Del Valle school board member takes on longtime Travis commissioner


A Del Valle school district board member promising to bring renewed energy will face off against longtime Travis County Commissioner Margaret Gómez in the Democratic primary March 6 to represent southeastern Travis County.

But Susanna Woody faces an uphill battle. Gómez has the name recognition that comes with serving as the Precinct 4 commissioner since 1995. She’s surpassed Woody in fundraising by more than $28,000 and has outspent her by more than $12,000, according to campaign finance filings.

Gómez’s seat is the only contested one among the Commissioners Court positions up for election next year. Travis County Judge Sarah Eckhardt and Commissioner Brigid Shea did not draw challengers.

With no Republican opponent in November, the winner of the Democratic primary in Precinct 4 will likely take the seat.

Woody said an incumbent’s years of experience are only worth what an officeholder makes of them. She said Gómez has been an ineffective advocate for her constituents and become “complacent.”

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“Precinct 4 has been neglected for a very long time,” Woody said about why she decided to run. “I just felt that we needed active, connected representation to get things done in the area. … She’s had 23 years to get that together.”

Woody, who has been a school board member for about seven years, said she has seen firsthand how issues like lack of access to healthy food affected students but was limited in her role with how she could help.

As a commissioner, Woody said, she could take a more active role in improving life for eastern Travis County residents. Her top concerns, she said, are creating transportation options, increasing health services and eliminating the food desert by bringing more food options to the area.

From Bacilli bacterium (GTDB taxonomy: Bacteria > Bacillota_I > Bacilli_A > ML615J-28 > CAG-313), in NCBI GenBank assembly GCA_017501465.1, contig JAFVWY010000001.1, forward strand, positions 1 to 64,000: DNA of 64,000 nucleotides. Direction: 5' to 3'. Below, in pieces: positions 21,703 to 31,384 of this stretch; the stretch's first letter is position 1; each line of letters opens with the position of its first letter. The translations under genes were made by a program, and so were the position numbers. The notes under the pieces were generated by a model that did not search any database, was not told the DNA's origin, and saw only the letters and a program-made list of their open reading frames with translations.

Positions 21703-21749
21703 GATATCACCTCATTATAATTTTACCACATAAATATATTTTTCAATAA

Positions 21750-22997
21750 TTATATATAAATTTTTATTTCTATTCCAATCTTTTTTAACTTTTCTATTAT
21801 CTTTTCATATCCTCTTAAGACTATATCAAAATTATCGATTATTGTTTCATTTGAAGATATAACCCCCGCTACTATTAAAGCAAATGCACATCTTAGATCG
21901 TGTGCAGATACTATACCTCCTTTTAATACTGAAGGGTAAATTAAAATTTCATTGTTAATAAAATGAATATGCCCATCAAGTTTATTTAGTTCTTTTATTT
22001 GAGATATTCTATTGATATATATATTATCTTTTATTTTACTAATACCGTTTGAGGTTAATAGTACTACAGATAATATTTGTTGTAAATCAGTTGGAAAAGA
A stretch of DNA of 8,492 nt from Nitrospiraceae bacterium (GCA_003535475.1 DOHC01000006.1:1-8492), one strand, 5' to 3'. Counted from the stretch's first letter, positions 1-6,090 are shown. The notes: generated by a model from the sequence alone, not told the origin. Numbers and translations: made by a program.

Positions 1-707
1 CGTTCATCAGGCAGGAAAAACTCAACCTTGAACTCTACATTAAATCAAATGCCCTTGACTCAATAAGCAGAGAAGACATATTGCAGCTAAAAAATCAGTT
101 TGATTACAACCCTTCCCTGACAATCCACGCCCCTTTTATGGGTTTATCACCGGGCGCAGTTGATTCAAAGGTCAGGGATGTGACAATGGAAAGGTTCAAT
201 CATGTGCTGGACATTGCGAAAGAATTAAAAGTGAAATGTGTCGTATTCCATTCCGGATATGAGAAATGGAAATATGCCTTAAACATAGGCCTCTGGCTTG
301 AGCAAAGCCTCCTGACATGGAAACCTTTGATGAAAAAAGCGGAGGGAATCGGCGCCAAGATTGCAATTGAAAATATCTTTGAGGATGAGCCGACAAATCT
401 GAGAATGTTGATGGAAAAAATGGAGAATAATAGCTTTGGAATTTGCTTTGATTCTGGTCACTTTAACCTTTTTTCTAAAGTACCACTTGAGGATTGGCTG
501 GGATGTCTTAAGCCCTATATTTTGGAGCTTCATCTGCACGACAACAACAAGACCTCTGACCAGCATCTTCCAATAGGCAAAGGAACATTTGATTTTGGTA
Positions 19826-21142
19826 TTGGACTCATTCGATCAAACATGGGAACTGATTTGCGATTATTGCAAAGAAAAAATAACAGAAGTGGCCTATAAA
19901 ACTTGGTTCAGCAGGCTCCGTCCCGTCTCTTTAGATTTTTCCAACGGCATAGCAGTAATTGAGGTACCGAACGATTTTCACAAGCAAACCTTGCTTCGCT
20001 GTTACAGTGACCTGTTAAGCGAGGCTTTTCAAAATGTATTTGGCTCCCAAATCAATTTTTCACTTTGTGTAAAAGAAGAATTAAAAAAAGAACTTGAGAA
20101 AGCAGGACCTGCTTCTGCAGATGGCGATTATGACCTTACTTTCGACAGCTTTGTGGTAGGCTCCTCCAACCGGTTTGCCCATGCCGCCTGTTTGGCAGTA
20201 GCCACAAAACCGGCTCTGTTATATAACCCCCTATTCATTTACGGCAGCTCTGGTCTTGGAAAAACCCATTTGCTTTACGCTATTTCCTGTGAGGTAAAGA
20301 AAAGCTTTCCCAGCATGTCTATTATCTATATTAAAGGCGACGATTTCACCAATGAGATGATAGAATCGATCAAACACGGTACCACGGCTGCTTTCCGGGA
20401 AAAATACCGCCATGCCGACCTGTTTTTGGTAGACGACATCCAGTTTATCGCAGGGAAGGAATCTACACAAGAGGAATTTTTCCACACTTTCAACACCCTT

Woody said she wants to see more and wider roads and better public transit so residents aren’t forced to have to take a toll road or deal with excessive commute times. She said she would work with partners at the city of Austin, Capital Area Metropolitan Planning Organization and other entities to come up with ideas.

Gómez said much of her work is done behind the scenes.

This year, for example, after she and other officials toured Del Valle, she said the county and Central Health, the county’s health care district, came up with an idea to create a Del Valle clinic by lending out the Travis County Employee Healthcare Clinic site on FM 973 for two days a week. The need for health care services in the area has been dire since the abrupt closure of the Del Valle CommUnityCare clinic in May 2016.

“I just don’t think she understands how some of these solutions work,” Gómez said. “They don’t call for press conferences or press releases. They just call for meetings consistently until all the kinks get worked out.”

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She also said the county can’t take the lead on every issue. Health care issues, for example, are primarily the responsibility of Central Health, the county’s health care district. The county oversees that agency’s budget, but aside from that, the commissioners have little say over Central Health’s decision-making.

Gómez cites among her accomplishments the voters’ approval of a $185 million bond package in 2017, with projects primarily benefiting areas east of Interstate 35, as well as funding raised for flood plain improvements using nonvoter- approved certificates of obligation. One of the biggest items in last year’s bond package included $9.5 million to build a four-lane divided road to eventually connect an extended South Pleasant Valley Road from FM 1327 to Bradshaw Road.

Seeing these projects through to completion was a major reason that Gómez decided to run again, she said.



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